Next week I’ll be starting a six-week course on game theory, provided by Stanford University. Thanks to the wonders of the modern age it won’t cost me a penny and I won’t have to travel to California to take part. (Even though I’ve never considered travelling to California to be particularly onerous, I do have a few commitments on this side of the ocean.) You can do it too, if you want.
The course is part of a collaboration called Coursera, which is offering free courses from the University of Michigan, Stanford University and the University of California, Berkeley.
It works much like a regular university course, only online. There are short (eight to 15 minute) video lectures, ungraded review quizzes, as well as graded problem sets and a final exam. Because it’s online it’s necessarily a bit more asynchronous than an in-person course would be, so you can watch the lectures and do the coursework largely to your own schedule.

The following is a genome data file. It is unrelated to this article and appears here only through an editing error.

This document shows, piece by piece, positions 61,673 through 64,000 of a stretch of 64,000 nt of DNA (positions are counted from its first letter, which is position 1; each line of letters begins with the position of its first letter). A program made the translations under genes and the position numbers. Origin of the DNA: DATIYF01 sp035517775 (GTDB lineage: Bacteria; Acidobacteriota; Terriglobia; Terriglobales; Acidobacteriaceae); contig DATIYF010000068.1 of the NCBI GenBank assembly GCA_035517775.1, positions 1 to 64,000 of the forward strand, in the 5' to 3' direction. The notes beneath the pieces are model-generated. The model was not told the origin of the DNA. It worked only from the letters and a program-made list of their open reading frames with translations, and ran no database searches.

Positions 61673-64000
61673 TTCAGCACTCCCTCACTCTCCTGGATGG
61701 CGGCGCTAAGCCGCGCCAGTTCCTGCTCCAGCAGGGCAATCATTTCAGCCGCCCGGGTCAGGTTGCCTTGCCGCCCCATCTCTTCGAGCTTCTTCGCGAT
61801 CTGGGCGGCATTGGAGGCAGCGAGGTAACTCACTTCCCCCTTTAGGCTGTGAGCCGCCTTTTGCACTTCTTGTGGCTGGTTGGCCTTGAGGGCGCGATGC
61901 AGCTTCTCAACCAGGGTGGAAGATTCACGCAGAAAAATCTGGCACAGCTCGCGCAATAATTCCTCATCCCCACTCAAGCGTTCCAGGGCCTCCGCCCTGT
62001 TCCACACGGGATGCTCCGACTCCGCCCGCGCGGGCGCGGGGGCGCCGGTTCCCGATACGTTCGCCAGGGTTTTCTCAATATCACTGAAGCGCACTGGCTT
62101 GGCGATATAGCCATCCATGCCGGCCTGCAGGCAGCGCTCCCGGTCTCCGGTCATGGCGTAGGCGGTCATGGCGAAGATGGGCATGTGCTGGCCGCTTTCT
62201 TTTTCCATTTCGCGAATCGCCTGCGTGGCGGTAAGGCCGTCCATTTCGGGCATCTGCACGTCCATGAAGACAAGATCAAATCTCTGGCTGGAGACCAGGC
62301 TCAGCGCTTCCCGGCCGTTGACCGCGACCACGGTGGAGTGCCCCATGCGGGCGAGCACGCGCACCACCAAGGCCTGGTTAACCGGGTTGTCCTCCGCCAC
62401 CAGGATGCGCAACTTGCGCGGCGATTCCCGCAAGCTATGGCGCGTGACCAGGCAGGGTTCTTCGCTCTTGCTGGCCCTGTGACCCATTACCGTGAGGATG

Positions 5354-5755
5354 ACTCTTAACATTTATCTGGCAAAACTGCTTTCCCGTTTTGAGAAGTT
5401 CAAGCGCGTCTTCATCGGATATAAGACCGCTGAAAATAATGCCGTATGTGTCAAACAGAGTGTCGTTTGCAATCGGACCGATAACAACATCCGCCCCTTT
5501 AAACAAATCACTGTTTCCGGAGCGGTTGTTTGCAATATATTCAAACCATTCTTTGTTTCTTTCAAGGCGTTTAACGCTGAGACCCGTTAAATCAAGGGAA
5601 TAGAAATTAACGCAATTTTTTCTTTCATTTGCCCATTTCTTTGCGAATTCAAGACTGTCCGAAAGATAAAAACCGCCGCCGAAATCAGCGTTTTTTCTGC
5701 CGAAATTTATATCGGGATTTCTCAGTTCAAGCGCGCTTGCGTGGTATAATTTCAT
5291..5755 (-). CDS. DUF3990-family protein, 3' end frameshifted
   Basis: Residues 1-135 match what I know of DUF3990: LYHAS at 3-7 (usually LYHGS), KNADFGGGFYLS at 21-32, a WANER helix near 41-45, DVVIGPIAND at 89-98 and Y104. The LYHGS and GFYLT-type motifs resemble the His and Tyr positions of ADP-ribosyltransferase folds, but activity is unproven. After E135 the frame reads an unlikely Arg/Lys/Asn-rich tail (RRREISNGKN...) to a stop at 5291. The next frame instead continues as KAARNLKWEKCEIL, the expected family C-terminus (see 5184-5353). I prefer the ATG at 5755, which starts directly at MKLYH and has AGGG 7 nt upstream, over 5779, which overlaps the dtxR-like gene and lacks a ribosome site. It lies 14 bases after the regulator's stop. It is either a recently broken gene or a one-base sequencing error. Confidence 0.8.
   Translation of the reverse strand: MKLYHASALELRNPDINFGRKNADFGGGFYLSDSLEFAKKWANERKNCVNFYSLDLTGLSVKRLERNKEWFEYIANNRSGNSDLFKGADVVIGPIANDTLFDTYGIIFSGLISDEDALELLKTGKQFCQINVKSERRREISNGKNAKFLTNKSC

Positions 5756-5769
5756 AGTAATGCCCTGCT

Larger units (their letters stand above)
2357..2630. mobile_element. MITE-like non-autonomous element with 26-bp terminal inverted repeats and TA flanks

The full list of available and upcoming courses is at www.coursera.org. Among the more interesting sounding subjects are natural language processing, computer vision and cryptography. There are other courses in development, including computer science 101 if you find you haven’t got the background for the more advanced subjects.
It’s not all computer science and mathematics. Two of the upcoming courses are anatomy and making green buildings.
Enrollment looks to still be open for just about all of the courses and, like I said, they’re free.
I chose game theory because I’ve had it at or near the top of my mental “must learn about these subjects” list for a while. It’s a branch of mathematics that deals with strategic interactions. It’s not just what you would usually think of as games, like chess and blackjack, although those are certainly part of the subject. It also deals with lots of interactions in politics and business, which can be thought of as “games” with their own (bizarre) rules and strategies. Also, as memorably relayed by Russell Crowe, it deals with the subject of how to pick up women in bars.
The most famous topic in game theory is probably the prisoners’ dilemma, which poses the question, “How can I successfully screw over my friend in order to get away with a crime?” So obviously the practical applications of the subject are appealing.